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Intel ventures on embedded apps with Wind River deal

Posted: 08 Jun 2009 ?? ?Print Version ?Bookmark and Share

Keywords:Intel Wind River deal? embedded application? semiconductor?

Intel Corp. was treading lightly on its June 4 conference call after announcing its acquisition of Wind River Systems Inc. Still, there will undoubtedly be fallout from the semiconductor industry juggernaut's move in markets well beyond its traditional PC and server segments.

While the $844 million purchase of Wind River made barely a dent on Intel's $10.6 billion cash hoardas of the end of the March quarterthe implications are enormous, not just for Intel but also for its customers.

The Wind River transaction, if it plays out as Intel hopes, will affect Intel's current and potential chip rivals as well as software vendors and OEMs in fields far removed from the computing sector, including aerospace and defense, automotive, consumer electronics, industrial, medical and mobile communications.

Although the company is folding Wind River into its software and services unit, Intel's goal is really to expand its current offerings into an even larger area of economic activity by offering the processor and embedded applications that drive the operation of nearly all electronic and high-tech equipment.

"We have very ambitious plans to grow in the embedded area as a key part of our strategy to turn every electronic product into a computing equipment," a spokesman for Intel said in an interview. "We are looking at multibillion opportunities in the embedded area and while our software and services sales are nominal, the [Intel software] group is more strategic for the company's future."

Plainly, Intel is aiming to vastly expand its total available market with a strategy that foresees high-tech equipment manufacturers transforming their products by embedding into them computing power currently reserved for PCs and servers.

Eyeing new markets
The Wind River acquisition is not about cementing Intel's current market position but, instead, is focused on opening up new opportunities for the chipmaker in areas where it has struggled for years to gain traction, including the communications field.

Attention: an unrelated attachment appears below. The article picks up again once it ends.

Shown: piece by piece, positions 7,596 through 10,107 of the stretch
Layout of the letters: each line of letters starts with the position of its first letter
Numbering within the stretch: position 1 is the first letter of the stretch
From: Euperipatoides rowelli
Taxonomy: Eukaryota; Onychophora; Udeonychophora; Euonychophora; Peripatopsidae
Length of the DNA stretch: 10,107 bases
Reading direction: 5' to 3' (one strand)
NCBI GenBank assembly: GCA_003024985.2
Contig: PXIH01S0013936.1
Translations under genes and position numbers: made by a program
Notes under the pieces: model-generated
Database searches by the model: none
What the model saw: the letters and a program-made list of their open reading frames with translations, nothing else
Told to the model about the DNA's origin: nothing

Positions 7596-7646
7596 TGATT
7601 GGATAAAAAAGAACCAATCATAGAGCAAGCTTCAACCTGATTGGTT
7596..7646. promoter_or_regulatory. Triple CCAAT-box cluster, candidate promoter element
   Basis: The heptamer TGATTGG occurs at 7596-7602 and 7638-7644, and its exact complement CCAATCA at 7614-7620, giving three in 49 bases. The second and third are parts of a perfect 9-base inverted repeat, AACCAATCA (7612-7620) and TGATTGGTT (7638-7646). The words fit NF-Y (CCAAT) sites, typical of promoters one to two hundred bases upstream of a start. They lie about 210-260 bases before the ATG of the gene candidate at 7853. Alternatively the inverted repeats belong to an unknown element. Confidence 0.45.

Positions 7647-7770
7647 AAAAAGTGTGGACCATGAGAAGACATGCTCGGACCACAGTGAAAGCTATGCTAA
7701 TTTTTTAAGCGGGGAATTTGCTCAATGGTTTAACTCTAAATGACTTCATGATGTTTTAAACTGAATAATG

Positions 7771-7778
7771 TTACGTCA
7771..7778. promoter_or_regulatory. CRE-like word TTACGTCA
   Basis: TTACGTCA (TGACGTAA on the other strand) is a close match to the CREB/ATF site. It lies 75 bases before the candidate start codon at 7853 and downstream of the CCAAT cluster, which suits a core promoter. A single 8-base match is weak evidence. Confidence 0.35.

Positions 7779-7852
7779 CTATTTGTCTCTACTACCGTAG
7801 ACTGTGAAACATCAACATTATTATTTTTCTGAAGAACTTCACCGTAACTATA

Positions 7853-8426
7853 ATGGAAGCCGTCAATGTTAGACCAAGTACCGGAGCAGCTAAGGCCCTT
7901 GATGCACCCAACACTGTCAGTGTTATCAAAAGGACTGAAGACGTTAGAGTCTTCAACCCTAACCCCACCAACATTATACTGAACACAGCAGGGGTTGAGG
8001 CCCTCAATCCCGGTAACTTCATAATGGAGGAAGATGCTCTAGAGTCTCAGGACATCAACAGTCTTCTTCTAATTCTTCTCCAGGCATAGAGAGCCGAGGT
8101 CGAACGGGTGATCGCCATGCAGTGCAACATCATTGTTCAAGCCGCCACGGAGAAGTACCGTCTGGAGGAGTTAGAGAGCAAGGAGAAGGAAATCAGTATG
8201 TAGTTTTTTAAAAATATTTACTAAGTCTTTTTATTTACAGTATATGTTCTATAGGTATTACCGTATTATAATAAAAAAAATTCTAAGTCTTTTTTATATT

In order to understand the significance of Intel's acquisition, one would have to examine the markets Wind River operates in and the partnerships it has forged over the years. While Wind River's annual sales of $360 million is a pittance compared with Intel's $38 billion, Intel plays in a much narrower market segment than Wind River.

For example, Wind River serves customers in aviation, automotive, consumer electronics, communications, industrial, medical and defense. Among its customers are the biggest OEMs in these markets, including Alcatel-Lucent, Boeing, LM Ericsson, Lockheed Martin, Motorola, Northrop Grumman and Raytheon.

Intel is not only one of Wind River's strategic alliance partners but is also one of the Wind River's largest customers. "The fastest-growing part of Wind River's business before this acquisition was with Intel," according to the Intel spokesman.

Intel said it expects synergies in existing growth areas, but is seeking "a newer, deeper embedded opportunity" where it can leverage its advantageous cost structure, huge sales and marketing resources as well as managerial experience to quickly expand sales for Wind River, the spokesman added.

The risks
The acquisition is not without risk for both companies. Many of Wind River's current customers compete with Intel, and may find it difficult to continue existing relationships.

Moreover, Wind River has "strategic relationships with many semiconductor and system manufacturers," many of whom will justifiably feel threatened by Intel's presence in their markets.

Among companies that will likely lose out in a clash with Intel will be ARM Holdings Plc. Other companies with "strategic relationships" with Wind River, according to a Securities and Exchange Commission filing, are Broadcom, Cavium Networks, Emerson, Freescale, IBM, MIPS, NEC, NXP, Qualcomm, RadiSys, RMI, Renesas, Sun Microsystems (acquired by Oracle Systems), Texas Instruments, Toshiba and Xilinx.

It's not yet clear how Wind River and its new owner will deal with any complications that might arise from existing alliances, but Intel is already trying to downplay any legal challenges it might face to the transaction. Wind River, it said, will be operated as an independent entity within Intel and will maintain its independence.

Both companies declined to make executives available for interviews after announcing the deal, claiming they are in a "quiet" period ahead of the release of quarterly results.

Behind the scenes, however, executives at both companies were making calls to customers, suppliers and other interested parties in a bid to calm the markets and assure as many as possible that the transaction would be beneficial to all concerned parties.

"There will be a firewall between Wind River and Intel's businesses," the company spokesman said. "We are very serious about running Wind River as an independent company."

- Bolaji Ojo
EE Times

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